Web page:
Monday, September 26, 2011

Libeled Lady (1936)

William Powell rocks.

He was a treat to watch in The Thin Man, reviewed earlier this year on this site.

Powell's a treat again in the comedy, Libeled Lady. This 1936 release from MGM earned an Academy Award nomination for best picture.


A New York newspaper is in serious trouble. The daily has gone front page, above the fold, big type with news of millionaire socialitie Connie Allenburg's dalliances in England.

It's a juicy piece on the rich single woman (Myrna Loy), but there's not an ounce of truth to the sordid tale.

Editor Haggerty (Spencer Tracy) ends up delaying his marriage, again, to Gladys (Jean Harlow) to deal with the crisis. He's not as broken up about it as Gladys. Haggerty has some commitment issues.


His paper has repeatedly locked horns with Allenburg's father. This is the perfect chance for the vengeful pops to torpedo his print adversary with a $5-million lawsuit. Haggerty knows if he doesn't come up with a good plan an obituary will soon be penned for his publication.

Enter his old adversary Bill Chandler (Powell), a troubleshooter with plenty of past experience with the paper. He needs some serious scratch to make good on a rather large tab at the Grand Plaza where he's staying.

Haggerty and Chandler agree on a plan. They'll snag Allenburg in a fabricated sticky situation with a married man. To move things along, Chandler marries Gladys. The justice of the peace is a little confused when the bride kisses Haggerty longer than her new husband.


Connie, well familiar with gold diggers, is initially very much suspicious with Chandler rubbing shoulders with her and her father. But as her apprehensions ease, Chandler finds himself falling in love with the woman who gets some less than great press.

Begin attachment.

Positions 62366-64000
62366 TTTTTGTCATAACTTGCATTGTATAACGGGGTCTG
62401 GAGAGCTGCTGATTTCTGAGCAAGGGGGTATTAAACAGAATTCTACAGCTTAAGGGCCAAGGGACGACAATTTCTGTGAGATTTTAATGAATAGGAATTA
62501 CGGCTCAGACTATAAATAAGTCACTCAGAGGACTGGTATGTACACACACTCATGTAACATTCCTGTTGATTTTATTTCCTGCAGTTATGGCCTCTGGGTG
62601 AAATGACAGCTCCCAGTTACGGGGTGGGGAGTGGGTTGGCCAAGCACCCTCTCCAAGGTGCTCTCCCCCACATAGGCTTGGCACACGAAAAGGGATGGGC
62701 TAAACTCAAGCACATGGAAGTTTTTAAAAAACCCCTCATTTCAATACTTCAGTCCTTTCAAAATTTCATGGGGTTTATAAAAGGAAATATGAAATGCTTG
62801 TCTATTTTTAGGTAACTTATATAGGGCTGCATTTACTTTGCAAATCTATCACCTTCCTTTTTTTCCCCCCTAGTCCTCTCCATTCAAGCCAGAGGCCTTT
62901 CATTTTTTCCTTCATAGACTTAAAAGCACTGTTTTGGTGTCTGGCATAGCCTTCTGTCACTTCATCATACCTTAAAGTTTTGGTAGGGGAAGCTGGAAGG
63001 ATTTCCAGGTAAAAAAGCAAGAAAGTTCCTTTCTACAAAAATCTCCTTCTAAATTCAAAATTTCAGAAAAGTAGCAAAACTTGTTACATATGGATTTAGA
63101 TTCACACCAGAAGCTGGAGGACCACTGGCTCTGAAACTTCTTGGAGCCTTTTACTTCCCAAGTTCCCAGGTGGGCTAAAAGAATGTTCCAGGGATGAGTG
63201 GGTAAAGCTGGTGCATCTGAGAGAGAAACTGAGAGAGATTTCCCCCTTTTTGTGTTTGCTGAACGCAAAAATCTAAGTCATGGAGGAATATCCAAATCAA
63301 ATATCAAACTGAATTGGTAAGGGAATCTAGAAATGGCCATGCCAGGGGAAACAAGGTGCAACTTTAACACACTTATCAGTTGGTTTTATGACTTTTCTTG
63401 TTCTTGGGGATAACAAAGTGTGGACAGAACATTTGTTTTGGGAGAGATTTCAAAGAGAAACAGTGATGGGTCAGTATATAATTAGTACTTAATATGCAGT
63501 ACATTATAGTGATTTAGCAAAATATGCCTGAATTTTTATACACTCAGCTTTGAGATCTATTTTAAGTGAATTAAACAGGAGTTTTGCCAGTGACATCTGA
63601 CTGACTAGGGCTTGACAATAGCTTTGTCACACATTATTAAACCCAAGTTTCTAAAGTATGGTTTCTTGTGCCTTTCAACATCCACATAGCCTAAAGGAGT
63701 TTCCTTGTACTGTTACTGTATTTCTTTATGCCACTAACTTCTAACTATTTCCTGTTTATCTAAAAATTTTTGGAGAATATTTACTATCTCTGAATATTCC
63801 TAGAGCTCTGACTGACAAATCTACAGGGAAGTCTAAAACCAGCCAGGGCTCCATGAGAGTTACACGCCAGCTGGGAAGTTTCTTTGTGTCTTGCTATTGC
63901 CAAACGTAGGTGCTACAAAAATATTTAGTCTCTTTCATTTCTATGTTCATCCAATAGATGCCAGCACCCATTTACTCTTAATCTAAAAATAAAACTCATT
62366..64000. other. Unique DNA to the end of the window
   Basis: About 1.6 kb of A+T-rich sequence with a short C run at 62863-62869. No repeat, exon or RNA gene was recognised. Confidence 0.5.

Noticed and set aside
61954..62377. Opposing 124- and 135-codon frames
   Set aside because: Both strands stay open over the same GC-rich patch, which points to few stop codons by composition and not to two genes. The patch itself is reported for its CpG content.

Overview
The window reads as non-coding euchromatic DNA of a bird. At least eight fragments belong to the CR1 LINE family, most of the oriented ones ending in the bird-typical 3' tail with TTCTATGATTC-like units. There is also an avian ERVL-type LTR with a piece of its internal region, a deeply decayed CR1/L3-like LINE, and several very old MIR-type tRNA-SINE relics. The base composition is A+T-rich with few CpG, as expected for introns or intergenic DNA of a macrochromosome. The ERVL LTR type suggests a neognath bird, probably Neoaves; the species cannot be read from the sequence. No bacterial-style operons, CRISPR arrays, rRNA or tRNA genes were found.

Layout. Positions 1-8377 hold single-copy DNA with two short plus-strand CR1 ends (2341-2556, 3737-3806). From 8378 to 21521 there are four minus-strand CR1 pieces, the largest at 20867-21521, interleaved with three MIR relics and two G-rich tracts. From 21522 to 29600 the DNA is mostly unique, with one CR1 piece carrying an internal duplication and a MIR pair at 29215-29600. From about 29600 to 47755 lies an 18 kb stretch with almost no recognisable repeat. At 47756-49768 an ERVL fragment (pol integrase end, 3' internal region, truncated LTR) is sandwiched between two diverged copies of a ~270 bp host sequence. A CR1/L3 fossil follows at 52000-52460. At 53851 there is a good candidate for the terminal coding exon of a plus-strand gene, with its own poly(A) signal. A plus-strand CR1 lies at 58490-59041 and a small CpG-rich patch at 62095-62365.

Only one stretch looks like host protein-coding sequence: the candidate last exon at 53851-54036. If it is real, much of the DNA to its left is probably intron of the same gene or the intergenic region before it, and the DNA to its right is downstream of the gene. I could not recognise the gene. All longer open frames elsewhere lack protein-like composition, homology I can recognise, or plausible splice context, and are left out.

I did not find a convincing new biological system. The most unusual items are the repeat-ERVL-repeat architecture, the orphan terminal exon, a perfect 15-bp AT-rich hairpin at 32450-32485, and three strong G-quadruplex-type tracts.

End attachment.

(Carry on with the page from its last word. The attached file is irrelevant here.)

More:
Gladys, sick of Haggerty continually pushing back their nuptials, falls for Chandler's attentiveness and kind ways. When she learns he's putting the moves on Connie, she's determined to get her husband back.

Libeled Lady is great fun. There's some time between the really loud guffaws, but that's OK. Adding to this film's enjoyment is the twists and turns as characters learn about each other's actions and adjust their own behaviour.


A fishing scene with Chandler and father and daughter Allenburg is a hoot.
Chandler, who has billed himself as a fishing authority, has never held a reel in his life. There's some great slapstick comedy and a great story about the fish he tangles with.


This blogger, a full-time reporter with a daily paper, usually shakes his head in frustration when seeing how reporters are depicted in the movies. Here, most of the action at the paper rings true. Always fear trying to track down all the copies of an edition when a story makes print that shouldn't.

RATING: 8.5/10


Gladys: "Today's my wedding day."
Maid: "Again, Miss Gladys?"

Connie on Chandler: "If he's first class, I'll travel steerage."

Haggerty on Gladys being married to Chandler: "She may be his wife, but she's engaged to me."

Gladys, when frustrated with Haggerty: "Well, marry the newspaper and be the proud father of a lot of headlines."

FUN FACTS: Harlow and Powell were dating when Libeled Lady was filmed. Their relationship is described in Charles Francisco's Gentleman: The William Powell Story. She wanted to get married. He, after two failed marriages, was hesitant. Harlow died in 1937 at age 26. Francisco describes Powell giving the funeral director a single gardenia to put in Harlow's casket. "Good night, my dearest darling," his note read.

See if you can find Harlow as an extra in Libeled Lady. Director Jack Conway was short a woman in the background of a scene. Harlow donned a wig and went to work.

E.E. Clive, who appears as a fishing instructor, had roles in The Invisible Man and Bride of Frankenstein.

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